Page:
Stephanie Mills (center) with Dr. Benjamin Chavis to her immediate right, along with other NNPA dignitaries
Stephanie Mills (center) with Dr. Benjamin Chavis to her immediate right, along with other NNPA dignitaries at the NNPA Annual Convention in 2022. Credit: Aswad Walker

During the last National Newspaper Association Annual Convention, held in New Orleans, the organization’s president, Dr. Benjamin Chavis, interviewed the esteemed artist Stephanie Mills prior to her performance before attendees. Mills revealed an absolute respect for the historic contributions and current role of the Black Press, while also planting her flag uncompromisingly for the culture.

Here is the bulk of that interview.

CHAVIS: How important has the Black Press been to you in your evolution?

MILLS: Oh, very important. I mean, it’s made me who I am. I’ve always felt like the Black Press was more important. A lot of entertainers, they feel like if they go to the pop press or whites are there, that it’s more important. But I’ve always felt the complete opposite, because I’m a Black woman. So, I feel that the Black Press is everything to me.

CHAVIS: And to the Black Press, you are everything.

MILLS: Thank you. But, I must say that when “The Wiz” started, they didn’t want us on Broadway. And it wasn’t until (Kim Harper’s) mom belonged to a relatively big Black church and mother belonged to Cornerstone Baptist church in Brooklyn. And they would bring busloads of people from the church to the theater until we did our commercial. They kept us alive until we did that. But they did not want me on Broadway.

CHAVIS: Interesting. But you were such a star on Broadway. At what point did you think that the Broadway community embraced you after you packed every performance?

MILLS: They embrace you for the moment, and then they take me back to square one again. They embraced me for Broadway, but then when I made records, I have to go back to Black radio and you have to go back to the Black press before white press will even touch you. And it’s still that way today. Like, you can’t get on pop radio until you go to Black radio, which radio is not what it use to be back in the day. But still, it’s the same. They don’t accept you until your own accept you. So, that’s why entertainers today should really bow down to the Black Press.

CHAVIS: As you reflect back over the decades, what are some of the lessons that you have learned that contribute not only to your sustainability, your resilience, but your longevity?

MILLS: I think not listening to the noise and having people around you that hold you accountable to your actions and staying true to who you are and not afraid to be Black. I find that a lot of entertainers are afraid to really be Black. And there’s nothing more beautiful than being Black. I think that throughout my years, I’ve learned that. I’m 65 years old now, and I’ve been in this business my entire life. This is all I’ve ever done. I’ve never had what you call a real job. So, I’ve experienced having hit records and not having hit records and being on Broadway and not being on Broadway. And it’s a difference, and they treat you different. And they always wanna take you back to square one. You always have to prove who you are and what your talent is. And I’ve never let them take me away from my base, even though they tried many times to take me away from my base. And I never let them take me away.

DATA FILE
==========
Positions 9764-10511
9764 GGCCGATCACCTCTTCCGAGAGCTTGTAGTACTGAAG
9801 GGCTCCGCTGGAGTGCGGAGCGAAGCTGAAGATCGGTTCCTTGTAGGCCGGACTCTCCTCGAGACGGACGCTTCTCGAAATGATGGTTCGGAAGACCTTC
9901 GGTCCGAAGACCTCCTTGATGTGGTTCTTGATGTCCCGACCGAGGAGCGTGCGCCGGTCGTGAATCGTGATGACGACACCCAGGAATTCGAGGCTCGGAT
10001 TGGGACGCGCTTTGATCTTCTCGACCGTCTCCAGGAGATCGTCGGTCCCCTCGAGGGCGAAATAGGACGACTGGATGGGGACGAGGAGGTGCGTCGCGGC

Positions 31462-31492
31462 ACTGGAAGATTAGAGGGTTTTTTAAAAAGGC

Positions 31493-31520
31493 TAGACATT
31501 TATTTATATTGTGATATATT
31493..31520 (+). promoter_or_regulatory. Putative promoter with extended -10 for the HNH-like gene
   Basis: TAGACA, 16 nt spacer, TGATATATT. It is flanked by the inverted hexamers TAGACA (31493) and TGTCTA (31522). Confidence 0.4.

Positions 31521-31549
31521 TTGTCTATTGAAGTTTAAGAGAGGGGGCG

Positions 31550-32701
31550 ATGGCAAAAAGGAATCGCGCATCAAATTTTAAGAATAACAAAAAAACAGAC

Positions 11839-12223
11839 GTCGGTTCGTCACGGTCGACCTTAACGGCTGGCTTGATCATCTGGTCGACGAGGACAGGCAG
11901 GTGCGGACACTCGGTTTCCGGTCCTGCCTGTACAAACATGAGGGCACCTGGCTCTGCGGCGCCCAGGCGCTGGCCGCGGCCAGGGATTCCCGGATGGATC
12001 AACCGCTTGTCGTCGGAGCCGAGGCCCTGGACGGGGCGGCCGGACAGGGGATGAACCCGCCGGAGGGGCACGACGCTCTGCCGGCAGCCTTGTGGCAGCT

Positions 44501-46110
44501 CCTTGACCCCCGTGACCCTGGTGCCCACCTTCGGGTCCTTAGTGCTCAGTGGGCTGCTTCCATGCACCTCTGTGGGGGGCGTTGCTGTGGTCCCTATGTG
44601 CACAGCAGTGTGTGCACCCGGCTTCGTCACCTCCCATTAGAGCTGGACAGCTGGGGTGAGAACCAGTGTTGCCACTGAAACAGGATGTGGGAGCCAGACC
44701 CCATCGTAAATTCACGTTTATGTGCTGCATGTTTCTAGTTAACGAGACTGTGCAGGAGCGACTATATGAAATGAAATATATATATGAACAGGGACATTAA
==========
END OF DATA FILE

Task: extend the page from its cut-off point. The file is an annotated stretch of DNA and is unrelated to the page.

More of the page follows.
CHAVIS: So much is going on in 2022, with Black women, Black people, people of African descent.

MILLS: There’s so much going on with the Roe v. Wade. It’s amazing to me that men want to tell us what to do with our bodies. They have no right to tell us what to do with our bodies because they don’t experience anything that we go through. So, they don’t understand it. And I just think that we need to vote. We need to all stick together. There’s power in numbers. We are so powerful. And I think that’s why they do a lot of things. Try to suppress our Black Press, especially like when you guys come to the Grammys or the Emmys or the Oscars or anything. They always put you at the end, so no one can talk to you. And I really admire the ones that do take the time to talk, because we wouldn’t be anything if the Black Press didn’t hold us up. I mean, back in the day was Right On magazine and Ebony and all those people. And then when BET was really Black, they showed our videos. So, I think that we really are powerful.

CHAVIS: You’ve expressed what gives you concerns. I want to know what gives you your greatest hope today.

MILLS: My love of my people. My love and my hope of my people. My son gives me the greatest hope. Looking at our babies, that’s why it’s so important for us to nurture our young. They are our future. For mothers to really raise their children. Not let them raise themselves, but raise their children. And make it important to have dinner together, to talk together, not just send their children off to somebody else. I keep my son with me. I take him everywhere with me and I just think it’s important that we show a lot of love. I don’t want us to give up love, and showing love and compassion to one another. You can’t trust the outside. We have to come together and really love and be compassionate and supportive.

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Aswad WalkerAssociate Editor

I'm originally from Cincinnati. I'm a husband and father to six children. I'm an associate pastor for the Shrine of Black Madonna (Houston). I am a lecturer (adjunct professor) in the University of Houston...